“Kaibad Formation”, which appear as cliffs. Then, there is the

Moenkapi Formation, chocolate cliffs with white bands;

Chinle Formation, purplish slopes;

Moencave Formations, red slopes and ledges;

Kayenta Formation, rocky slopes;

Navajo Sandstone, red steep cliffs to 2200 feet thick iron oxide color;

and, Carmel Formation, limestone and gypsum cliffs.  

            If I could effectively use words to describe the complexity and innate beauty of this area, I would have avoided this descriptive attempt to talk to the geological structure of southern Utah.  I offer the picture shown below; I submit words of description and this limited geological synopsis to hopefully provide some “picture” of what these parks offer the visitor.

Why Now!

            I am not sure that I stated the full answer of why Lila and I returned for this fourth visit to the parks.  Yes, it was to revisit the natural beauty, but it was also to test ourselves, to clarify our ability and stamina to continue to hike and venture deeper into the parks.  It has been seven years since our last visit, we were still working and by definition we were still “young”.  Now retired for over six years, we would have to ask ourselves the question, “Could we still master some of those trails”.  

One trail in particular in Arches National Park, the one to Delicate Arch is quite significant to us.  It is three miles long (round trip) with an elevation of almost 500 feet.  Not too bad, but the trail takes you over a dirt trial, up over slip rock formations and along a ledge to the arch.  Delicate Arch is extremely well known, recognizable as the symbol for Utah on their automobile license plates and can only be seen close-up via this trail.   Could we still do it…that is what we asked ourselves especially as we have become a little older.  So that was our challenge and we accepted it.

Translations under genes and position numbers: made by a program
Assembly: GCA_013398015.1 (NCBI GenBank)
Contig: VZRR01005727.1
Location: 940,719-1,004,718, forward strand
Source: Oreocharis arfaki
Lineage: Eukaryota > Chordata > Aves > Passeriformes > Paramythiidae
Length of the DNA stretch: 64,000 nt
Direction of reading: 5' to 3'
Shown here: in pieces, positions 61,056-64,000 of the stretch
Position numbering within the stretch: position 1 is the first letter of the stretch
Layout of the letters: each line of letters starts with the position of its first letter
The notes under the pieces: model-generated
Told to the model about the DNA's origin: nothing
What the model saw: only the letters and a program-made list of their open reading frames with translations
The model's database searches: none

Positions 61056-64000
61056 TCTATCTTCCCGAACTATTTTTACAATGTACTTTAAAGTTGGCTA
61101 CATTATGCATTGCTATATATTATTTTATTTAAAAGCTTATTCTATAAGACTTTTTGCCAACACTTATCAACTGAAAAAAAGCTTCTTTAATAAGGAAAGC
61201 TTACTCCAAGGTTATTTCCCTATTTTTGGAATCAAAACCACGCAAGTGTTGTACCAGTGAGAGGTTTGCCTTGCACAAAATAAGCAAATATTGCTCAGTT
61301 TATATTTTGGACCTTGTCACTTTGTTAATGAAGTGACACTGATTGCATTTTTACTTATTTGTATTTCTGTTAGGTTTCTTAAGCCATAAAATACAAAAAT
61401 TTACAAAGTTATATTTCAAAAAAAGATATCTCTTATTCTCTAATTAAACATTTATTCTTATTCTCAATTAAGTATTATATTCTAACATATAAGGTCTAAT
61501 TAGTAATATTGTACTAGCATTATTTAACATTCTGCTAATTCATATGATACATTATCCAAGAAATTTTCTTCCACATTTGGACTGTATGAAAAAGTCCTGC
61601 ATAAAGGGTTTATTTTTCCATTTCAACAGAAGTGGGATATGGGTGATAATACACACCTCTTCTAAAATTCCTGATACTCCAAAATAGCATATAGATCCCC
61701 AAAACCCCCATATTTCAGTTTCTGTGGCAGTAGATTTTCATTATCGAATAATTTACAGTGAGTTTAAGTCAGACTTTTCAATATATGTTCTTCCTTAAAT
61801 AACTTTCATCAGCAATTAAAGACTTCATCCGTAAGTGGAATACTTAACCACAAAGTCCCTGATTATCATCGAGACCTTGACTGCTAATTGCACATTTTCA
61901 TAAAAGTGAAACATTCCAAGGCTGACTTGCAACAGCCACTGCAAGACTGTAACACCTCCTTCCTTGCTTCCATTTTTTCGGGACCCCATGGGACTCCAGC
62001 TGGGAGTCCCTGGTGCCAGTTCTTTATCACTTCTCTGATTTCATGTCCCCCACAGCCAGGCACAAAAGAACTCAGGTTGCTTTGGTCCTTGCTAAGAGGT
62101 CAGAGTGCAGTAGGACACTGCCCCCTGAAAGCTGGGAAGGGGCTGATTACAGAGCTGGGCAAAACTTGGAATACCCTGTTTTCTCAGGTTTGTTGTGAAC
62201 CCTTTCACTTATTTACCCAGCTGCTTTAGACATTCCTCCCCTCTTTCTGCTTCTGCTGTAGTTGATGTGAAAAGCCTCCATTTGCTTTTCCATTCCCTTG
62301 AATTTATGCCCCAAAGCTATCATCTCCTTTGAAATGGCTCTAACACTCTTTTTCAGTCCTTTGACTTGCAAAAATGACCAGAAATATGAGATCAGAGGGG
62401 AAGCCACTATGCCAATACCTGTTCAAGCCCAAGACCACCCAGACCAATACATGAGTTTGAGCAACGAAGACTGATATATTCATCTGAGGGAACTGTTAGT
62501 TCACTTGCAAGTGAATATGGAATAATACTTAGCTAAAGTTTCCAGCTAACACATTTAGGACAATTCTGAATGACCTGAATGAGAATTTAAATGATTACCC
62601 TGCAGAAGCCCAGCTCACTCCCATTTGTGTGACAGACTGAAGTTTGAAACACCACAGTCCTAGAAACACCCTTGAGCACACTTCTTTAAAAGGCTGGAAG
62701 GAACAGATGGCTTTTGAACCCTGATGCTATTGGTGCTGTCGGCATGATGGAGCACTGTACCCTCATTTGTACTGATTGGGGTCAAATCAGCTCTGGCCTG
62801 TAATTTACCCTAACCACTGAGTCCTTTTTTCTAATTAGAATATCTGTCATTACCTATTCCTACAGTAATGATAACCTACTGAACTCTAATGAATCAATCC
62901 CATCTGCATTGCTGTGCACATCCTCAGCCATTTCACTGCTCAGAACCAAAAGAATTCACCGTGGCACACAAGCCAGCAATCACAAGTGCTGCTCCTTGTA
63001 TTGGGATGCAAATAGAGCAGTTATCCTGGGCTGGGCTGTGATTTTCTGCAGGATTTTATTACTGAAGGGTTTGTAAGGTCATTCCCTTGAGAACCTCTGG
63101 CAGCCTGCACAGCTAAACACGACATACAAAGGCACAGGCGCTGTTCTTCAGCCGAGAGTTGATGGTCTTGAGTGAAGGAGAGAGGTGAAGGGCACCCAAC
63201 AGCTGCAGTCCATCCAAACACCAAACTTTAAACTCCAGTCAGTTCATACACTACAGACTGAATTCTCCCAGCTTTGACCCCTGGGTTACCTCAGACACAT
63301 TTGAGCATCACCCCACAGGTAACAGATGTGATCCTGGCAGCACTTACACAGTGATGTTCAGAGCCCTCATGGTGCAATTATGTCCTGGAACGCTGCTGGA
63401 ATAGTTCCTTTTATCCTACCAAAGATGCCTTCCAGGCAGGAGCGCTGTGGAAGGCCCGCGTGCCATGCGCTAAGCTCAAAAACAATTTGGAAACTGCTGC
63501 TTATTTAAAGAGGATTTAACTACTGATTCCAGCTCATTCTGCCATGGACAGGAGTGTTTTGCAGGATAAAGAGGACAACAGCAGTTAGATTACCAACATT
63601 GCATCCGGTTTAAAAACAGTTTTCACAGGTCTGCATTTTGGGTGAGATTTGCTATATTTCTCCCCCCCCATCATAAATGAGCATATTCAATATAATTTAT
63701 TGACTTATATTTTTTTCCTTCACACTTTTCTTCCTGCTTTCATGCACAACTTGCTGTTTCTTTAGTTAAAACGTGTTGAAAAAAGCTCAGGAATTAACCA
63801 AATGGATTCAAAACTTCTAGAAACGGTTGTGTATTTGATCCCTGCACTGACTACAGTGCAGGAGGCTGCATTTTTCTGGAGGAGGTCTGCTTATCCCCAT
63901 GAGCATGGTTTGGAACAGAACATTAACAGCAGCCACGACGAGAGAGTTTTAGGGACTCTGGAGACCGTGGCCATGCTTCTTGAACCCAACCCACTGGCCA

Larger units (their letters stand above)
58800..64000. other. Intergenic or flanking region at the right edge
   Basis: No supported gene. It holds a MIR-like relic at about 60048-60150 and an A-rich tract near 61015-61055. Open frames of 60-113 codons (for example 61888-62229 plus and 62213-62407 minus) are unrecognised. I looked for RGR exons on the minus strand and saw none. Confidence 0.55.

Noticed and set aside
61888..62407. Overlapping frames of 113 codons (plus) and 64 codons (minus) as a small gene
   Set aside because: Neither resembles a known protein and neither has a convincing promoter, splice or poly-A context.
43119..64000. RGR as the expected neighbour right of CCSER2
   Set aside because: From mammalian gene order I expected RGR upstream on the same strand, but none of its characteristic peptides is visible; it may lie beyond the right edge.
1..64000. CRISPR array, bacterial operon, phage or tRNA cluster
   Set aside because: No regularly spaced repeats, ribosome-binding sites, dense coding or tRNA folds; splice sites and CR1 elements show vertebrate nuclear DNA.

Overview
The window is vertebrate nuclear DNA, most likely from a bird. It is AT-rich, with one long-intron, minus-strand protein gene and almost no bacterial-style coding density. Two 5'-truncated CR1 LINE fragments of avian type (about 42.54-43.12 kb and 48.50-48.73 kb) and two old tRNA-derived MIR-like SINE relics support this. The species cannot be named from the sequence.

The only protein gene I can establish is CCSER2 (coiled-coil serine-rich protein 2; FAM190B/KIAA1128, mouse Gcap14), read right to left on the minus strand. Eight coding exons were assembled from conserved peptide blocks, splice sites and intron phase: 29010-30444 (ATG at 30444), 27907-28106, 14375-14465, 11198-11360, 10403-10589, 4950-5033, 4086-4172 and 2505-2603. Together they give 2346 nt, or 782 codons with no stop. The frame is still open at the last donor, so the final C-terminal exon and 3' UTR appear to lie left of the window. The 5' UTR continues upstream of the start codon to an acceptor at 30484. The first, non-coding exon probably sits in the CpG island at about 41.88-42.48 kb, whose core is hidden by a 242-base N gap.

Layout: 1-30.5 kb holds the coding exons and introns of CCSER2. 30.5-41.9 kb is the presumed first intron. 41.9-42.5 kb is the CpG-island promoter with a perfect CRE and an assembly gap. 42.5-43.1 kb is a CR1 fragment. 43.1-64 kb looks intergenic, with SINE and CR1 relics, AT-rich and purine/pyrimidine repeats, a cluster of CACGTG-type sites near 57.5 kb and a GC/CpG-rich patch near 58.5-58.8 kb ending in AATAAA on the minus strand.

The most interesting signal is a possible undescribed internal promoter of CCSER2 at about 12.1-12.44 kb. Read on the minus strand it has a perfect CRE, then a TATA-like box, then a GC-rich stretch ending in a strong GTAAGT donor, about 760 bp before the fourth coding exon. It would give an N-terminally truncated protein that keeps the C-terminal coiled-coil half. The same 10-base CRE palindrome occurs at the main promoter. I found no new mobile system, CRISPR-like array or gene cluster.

Well we arrived in Arches National Park with much anticipation…actually we visited Canyonlands National Park the first day, but more on that later.  We set off for the trailhead and took out our trekking poles…Oh, I didn’t tell you about our trekking poles.  You see we bought the trekking poles to use on our China trip, as the outfitter for that trip advised their use during the daily two and three miles walks that we would be making to various sights and shopping markets.  We never did make that trip and our friends, Peter and Barbara who did, told us that they never really had to walk much more than ten feet from the bus anyway.  

So what would become of our trekking poles, we could have used them in the supermarket, but the floors there are pretty level, well, maybe at the gym---not too good there.  Then we thought why not use them on our hikes…and so it was.  They actually proved themselves to be very useful and we looked very authentic as well.  Seemed to steady us as we climbed up and down the trails. 

Anyway, the trail to Delicate Arch (shown below)--- we did it and it was relatively easy, certainly easier than what we had conjured up in our minds…easier than we had remembered.  So with that success, we then started to try even more complex trails, which I will describe shortly, and these were trails that we had not even attempted in earlier visits.  And we did these trails…. this is not to say that we hiked straight up these trails with no stopping…. in fact, Lila and I shared many moments of heavy breathing during these hikes, such that we had not experienced in recent years.  It certainly did bring back some very fond memories.  I actually was very grateful to be able to be able to see these national parks, to walk the trails we did and to share once again the memorable experiences that these  National Parks offer.

Visiting Utah's National Parks (continued next page)